6. Abstract Flux-rope-based magnetohydrodynamic modeling of coronal mass ejections (CMEs) is a promising tool for prediction of the CME arrival time and magnetic field at Earth. In this work, we introduce a constant-turn flux rope model and use it to simulate the 2012 July 12 16:48 CME in the inner heliosphere. We constrain the initial parameters of this CME using the graduated cylindrical shell (GCS) model and the reconnected flux in post-eruption arcades. We correctly reproduce all the magnetic field components of the CME at Earth, with an arrival time error of approximately 1 hr. We further estimate the average subjective uncertainties in the GCS fittings by comparing the GCS parameters of 56 CMEs reported in multiple studies and catalogs. We determined that the GCS estimates of the CME latitude, longitude, tilt, and speed have average uncertainties of 5.°74, 11.°23, 24.°71, and 11.4%, respectively. Using these, we have created 77 ensemble members for the 2012 July 12 CME. We found that 55% of our ensemble members correctly reproduce the sign of the magnetic field components at Earth. We also determined that the uncertainties in GCS fitting can widen the CME arrival time prediction window to about 12 hr for the 2012more »July 12 CME. On investigating the forecast accuracy introduced by the uncertainties in individual GCS parameters, we conclude that the half-angle and aspect ratio have little impact on the predicted magnetic field of the 2012 July 12 CME, whereas the uncertainties in longitude and tilt can introduce relatively large spread in the magnetic field predicted at Earth.« less
    Free, publicly-accessible full text available July 1, 2023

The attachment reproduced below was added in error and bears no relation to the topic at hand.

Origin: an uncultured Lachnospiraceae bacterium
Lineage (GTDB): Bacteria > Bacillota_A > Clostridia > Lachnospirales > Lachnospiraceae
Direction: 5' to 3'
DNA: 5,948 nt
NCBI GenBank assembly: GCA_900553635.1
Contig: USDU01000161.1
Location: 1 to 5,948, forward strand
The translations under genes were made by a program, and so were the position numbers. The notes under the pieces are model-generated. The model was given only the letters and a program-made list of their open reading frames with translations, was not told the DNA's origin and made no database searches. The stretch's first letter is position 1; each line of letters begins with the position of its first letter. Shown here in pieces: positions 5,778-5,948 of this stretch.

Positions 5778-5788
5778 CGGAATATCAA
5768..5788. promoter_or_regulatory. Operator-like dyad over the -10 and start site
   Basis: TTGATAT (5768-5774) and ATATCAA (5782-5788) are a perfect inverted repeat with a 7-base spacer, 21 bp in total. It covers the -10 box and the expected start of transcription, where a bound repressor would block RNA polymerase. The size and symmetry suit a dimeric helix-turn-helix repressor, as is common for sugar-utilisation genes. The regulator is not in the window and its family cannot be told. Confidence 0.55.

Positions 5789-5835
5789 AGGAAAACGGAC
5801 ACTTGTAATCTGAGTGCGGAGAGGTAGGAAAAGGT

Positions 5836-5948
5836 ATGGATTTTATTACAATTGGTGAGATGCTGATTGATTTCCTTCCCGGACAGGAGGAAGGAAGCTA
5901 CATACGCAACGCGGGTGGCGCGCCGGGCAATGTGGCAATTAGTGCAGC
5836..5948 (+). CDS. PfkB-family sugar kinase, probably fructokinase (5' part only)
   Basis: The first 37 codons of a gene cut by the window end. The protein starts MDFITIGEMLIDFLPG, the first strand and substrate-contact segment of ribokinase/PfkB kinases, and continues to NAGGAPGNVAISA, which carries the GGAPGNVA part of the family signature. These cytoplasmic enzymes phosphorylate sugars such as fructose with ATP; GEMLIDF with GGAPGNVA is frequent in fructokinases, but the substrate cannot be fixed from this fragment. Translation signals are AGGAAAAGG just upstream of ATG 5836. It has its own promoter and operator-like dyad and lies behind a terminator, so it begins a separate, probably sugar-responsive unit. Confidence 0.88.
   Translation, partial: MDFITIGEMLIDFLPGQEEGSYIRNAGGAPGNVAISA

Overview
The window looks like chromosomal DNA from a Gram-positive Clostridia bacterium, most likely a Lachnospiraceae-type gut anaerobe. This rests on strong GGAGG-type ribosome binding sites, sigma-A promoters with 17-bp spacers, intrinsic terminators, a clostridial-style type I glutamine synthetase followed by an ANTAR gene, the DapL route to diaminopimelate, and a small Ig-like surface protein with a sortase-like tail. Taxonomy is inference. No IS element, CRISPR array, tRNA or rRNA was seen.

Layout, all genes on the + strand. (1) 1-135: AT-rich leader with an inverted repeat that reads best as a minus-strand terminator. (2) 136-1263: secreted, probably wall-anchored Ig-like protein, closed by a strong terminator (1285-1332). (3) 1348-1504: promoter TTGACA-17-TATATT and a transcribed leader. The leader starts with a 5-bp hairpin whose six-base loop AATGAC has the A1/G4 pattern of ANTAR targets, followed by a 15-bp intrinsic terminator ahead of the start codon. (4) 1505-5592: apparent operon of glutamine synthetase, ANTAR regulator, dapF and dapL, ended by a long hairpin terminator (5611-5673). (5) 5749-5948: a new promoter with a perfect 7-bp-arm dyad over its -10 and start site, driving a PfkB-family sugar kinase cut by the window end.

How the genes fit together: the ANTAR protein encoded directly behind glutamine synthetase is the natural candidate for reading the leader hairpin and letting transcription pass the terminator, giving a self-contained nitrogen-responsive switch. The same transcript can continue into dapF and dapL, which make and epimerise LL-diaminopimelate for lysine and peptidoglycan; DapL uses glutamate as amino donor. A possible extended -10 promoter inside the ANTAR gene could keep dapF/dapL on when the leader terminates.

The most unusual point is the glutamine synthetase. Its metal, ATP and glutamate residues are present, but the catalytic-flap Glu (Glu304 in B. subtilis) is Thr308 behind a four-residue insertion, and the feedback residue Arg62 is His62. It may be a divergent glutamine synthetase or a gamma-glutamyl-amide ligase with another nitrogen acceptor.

7. Abstract Large-scale disturbances generated by the Sun’s dynamics first propagate through the heliosphere, influence the heliosphere’s outer boundaries, and then traverse and modify the very local interstellar medium (VLISM). The existence of shocks in the VLISM was initially suggested by Voyager observations of the 2-3 kHz radio emissions in the heliosphere. A couple of decades later, both Voyagers crossed the definitive edge of our heliosphere and became the first ever spacecraft to sample interstellar space. Since Voyager 1’s entrance into the VLISM, it sampled electron plasma oscillation events that indirectly measure the medium’s density, increasing as it moves further away from the heliopause. Some of the observed electron oscillation events in the VLISM were associated with the local heliospheric shock waves. The observed VLISM shocks were very different than heliospheric shocks. They were very weak and broad, and the usual dissipation via wave-particle interactions could not explain their structure. Estimates of the dissipation associated with the collisionality show that collisions can determine the VLISM shock structure. According to theory and models, the existence of a bow shock or wave in front of our heliosphere is still an open question as there are no direct observations yet. This paper reviews the outstandingmore »observations recently made by the Voyager 1 and 2 spacecraft, and our current understanding of the properties of shocks/waves in the VLISM. We present some of the most exciting open questions related to the VLISM and shock waves that should be addressed in the future.« less